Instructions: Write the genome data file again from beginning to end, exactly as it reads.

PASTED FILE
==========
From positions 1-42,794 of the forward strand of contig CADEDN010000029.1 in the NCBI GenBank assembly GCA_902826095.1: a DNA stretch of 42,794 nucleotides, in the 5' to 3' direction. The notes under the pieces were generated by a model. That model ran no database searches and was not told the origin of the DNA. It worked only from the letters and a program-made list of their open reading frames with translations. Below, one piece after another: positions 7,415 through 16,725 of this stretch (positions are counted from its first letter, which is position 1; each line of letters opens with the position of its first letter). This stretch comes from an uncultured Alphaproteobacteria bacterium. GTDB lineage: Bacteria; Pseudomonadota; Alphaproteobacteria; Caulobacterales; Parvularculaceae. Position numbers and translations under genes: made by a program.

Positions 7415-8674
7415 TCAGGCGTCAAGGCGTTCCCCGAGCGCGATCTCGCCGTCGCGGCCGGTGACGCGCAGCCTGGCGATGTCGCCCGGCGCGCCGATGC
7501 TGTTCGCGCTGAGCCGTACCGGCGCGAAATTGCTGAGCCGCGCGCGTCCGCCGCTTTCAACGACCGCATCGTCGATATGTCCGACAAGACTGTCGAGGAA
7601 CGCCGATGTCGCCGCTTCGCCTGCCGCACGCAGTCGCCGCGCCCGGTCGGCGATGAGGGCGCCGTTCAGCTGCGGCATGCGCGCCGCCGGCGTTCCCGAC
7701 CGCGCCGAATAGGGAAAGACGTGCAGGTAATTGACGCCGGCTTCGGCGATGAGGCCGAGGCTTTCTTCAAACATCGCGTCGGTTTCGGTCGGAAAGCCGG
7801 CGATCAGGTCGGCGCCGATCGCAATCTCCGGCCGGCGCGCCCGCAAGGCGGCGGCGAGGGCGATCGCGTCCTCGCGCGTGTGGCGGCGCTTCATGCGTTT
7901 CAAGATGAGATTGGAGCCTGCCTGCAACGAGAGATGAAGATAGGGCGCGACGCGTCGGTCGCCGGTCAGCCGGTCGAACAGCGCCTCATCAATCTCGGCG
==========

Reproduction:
From positions 1-42,794 of the forward strand of contig CADEDN010000029.1 in the NCBI GenBank assembly GCA_902826095.1: a DNA stretch of 42,794 nucleotides, in the 5' to 3' direction. The notes under the pieces were generated by a model. That model ran no database searches and was not told the origin of the DNA. It worked only from the letters and a program-made list of their open reading frames with translations. Below, one piece after another: positions 7,415 through 16,725 of this stretch (positions are counted from its first letter, which is position 1; each line of letters opens with the position of its first letter). This stretch comes from an uncultured Alphaproteobacteria bacterium. GTDB lineage: Bacteria; Pseudomonadota; Alphaproteobacteria; Caulobacterales; Parvularculaceae. Position numbers and translations under genes: made by a program.

Positions 7415-8674
7415 TCAGGCGTCAAGGCGTTCCCCGAGCGCGATCTCGCCGTCGCGGCCGGTGACGCGCAGCCTGGCGATGTCGCCCGGCGCGCCGATGC
7501 TGTTCGCGCTGAGCCGTACCGGCGCGAAATTGCTGAGCCGCGCGCGTCCGCCGCTTTCAACGACCGCATCGTCGATATGTCCGACAAGACTGTCGAGGAA
7601 CGCCGATGTCGCCGCTTCGCCTGCCGCACGCAGTCGCCGCGCCCGGTCGGCGATGAGGGCGCCGTTCAGCTGCGGCATGCGCGCCGCCGGCGTTCCCGAC
7701 CGCGCCGAATAGGGAAAGACGTGCAGGTAATTGACGCCGGCTTCGGCGATGAGGCCGAGGCTTTCTTCAAACATCGCGTCGGTTTCGGTCGGAAAGCCGG
7801 CGATCAGGTCGGCGCCGATCGCAATCTCCGGCCGGCGCGCCCGCAAGGCGGCGGCGAGGGCGATCGCGTCCTCGCGCGTGTGGCGGCGCTTCATGCGTTT
7901 CAAGATGAGATTGGAGCCTGCCTGCAACGAGAGATGAAGATAGGGCGCGACGCGTCGGTCGCCGGTCAGCCGGTCGAACAGCGCCTCATCAATCTCGGCG